Physician says sects built on 'fear and approval' strain marriages, lives

Doctor concerned with church's 'grip' on Plaster Rock parishioners

The New Brunswick Telegraph Journal/June 12, 2001
By Bob Klager

Plaster Rock -- It's almost summer, and Cindy Corbin believes the season of renewal is playing out painfully in the village of Plaster Rock. More than a dozen years and an international border separate her from the difficult period she encountered over "defying" God's direction in this upper St. John River Valley community she once called home. A divorced mother of two, now living in Presque Isle, Me., Ms. Corbin passed through the winter of her Christian faith ages ago. One of many past and present Plaster Rock residents concerned about the power and growth of a Plaster Rock religious organization, she and others have watched at least two court battles connected to its remarkable rate of spread and its influence unfold.

Earlier this month, the First Apostolic Pentecostal Church failed in its application for intervener status in a child-custody case in a Woodstock court. One of the Plaster Rock church's families had self-destructed, become "completely torn apart," in the words of a judge who refused to let issues of faith and religious authority enter into her courtroom. A lawyer for church leaders argued that being permitted to question witnesses and make arguments in the case was important should the church and the "extremely" pastoral nature of its ministry be "put on trial, even indirectly." The judge said no, deeming the church's interest lay "in protecting [its] own actions, motivations and involvement with [this] family."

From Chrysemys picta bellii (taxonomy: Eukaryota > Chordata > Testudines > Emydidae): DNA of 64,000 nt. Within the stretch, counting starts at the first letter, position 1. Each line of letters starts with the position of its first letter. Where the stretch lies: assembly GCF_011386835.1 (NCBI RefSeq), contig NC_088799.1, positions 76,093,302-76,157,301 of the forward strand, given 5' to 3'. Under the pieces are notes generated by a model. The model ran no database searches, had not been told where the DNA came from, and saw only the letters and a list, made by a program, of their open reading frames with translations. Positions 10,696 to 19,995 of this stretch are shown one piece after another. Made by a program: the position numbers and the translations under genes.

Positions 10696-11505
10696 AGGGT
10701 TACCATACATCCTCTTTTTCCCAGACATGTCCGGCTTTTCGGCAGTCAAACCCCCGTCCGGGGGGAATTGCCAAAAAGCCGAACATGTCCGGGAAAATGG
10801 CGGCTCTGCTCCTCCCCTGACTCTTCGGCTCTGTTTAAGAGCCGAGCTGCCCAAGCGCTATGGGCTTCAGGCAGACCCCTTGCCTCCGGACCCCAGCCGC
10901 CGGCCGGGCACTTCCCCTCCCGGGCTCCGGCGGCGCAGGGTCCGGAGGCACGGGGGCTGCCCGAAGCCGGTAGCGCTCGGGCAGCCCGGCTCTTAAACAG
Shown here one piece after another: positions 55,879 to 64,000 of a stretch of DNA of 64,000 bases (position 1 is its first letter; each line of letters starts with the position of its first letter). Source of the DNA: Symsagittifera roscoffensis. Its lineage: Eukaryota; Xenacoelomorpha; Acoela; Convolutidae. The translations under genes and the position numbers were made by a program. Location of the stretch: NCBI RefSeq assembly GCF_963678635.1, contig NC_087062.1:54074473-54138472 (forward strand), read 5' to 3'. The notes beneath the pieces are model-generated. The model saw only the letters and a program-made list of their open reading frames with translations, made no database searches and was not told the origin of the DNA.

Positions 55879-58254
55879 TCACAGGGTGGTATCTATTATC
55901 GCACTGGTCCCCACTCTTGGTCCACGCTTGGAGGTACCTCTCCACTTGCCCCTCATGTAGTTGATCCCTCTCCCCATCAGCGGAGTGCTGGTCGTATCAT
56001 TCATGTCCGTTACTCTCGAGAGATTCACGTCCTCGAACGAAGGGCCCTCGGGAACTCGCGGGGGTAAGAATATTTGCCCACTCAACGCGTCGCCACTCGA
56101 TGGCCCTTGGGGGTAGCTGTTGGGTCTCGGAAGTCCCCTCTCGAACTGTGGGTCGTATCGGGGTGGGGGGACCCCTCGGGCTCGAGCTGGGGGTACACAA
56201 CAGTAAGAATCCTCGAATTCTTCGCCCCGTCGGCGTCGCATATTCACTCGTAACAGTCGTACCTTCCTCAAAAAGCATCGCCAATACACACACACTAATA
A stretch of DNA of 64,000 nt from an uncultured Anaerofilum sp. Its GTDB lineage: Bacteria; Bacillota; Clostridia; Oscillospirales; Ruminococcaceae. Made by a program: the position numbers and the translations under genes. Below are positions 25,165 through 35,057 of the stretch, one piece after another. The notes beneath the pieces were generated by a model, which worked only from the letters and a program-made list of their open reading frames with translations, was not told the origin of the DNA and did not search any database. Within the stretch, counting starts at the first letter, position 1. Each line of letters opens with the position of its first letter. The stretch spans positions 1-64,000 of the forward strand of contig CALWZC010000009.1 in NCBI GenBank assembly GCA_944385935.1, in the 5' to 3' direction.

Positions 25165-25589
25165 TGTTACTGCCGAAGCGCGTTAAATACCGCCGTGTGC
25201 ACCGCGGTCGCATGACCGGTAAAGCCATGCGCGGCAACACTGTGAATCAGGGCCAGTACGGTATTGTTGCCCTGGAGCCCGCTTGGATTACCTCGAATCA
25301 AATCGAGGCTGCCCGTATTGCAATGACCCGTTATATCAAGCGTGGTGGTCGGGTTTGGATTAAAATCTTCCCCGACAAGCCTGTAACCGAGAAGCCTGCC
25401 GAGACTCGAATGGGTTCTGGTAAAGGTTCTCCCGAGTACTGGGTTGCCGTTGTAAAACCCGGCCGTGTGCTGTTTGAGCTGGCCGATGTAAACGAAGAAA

But, according to Ms. Corbin, the ability to do as the judge did - to limit the church's reach - doesn't extend to church members and their households. She too watched her marriage dissolve within an environment tempered by the First Apostolic Pentecostal Church and echoed this year in growing accounts of the influence, dictates and power of Rev. Dana McKillop and his burgeoning ministry. Even as snippets of the news made their way into media reports in Maine, Ms. Corbin says she recognized the signs. The church exercised what Ms. Corbin described as "control" in her family's life. She left the breakaway sect of the United Pentecostal Church in 1987, the same year she pulled her children from its Apostolic Christian School. She said in her family's case the church's influence touched the way her household was run and even the way it spent its money. Admitting she and her husband had problems of their own, Ms. Corbin attributes much of her family's break-up to marital strains linked to the family's connection to the church. She said she had a reputation of being outspoken and when she spoke out critically about matters related to the church she was repeatedly told to get "back in line."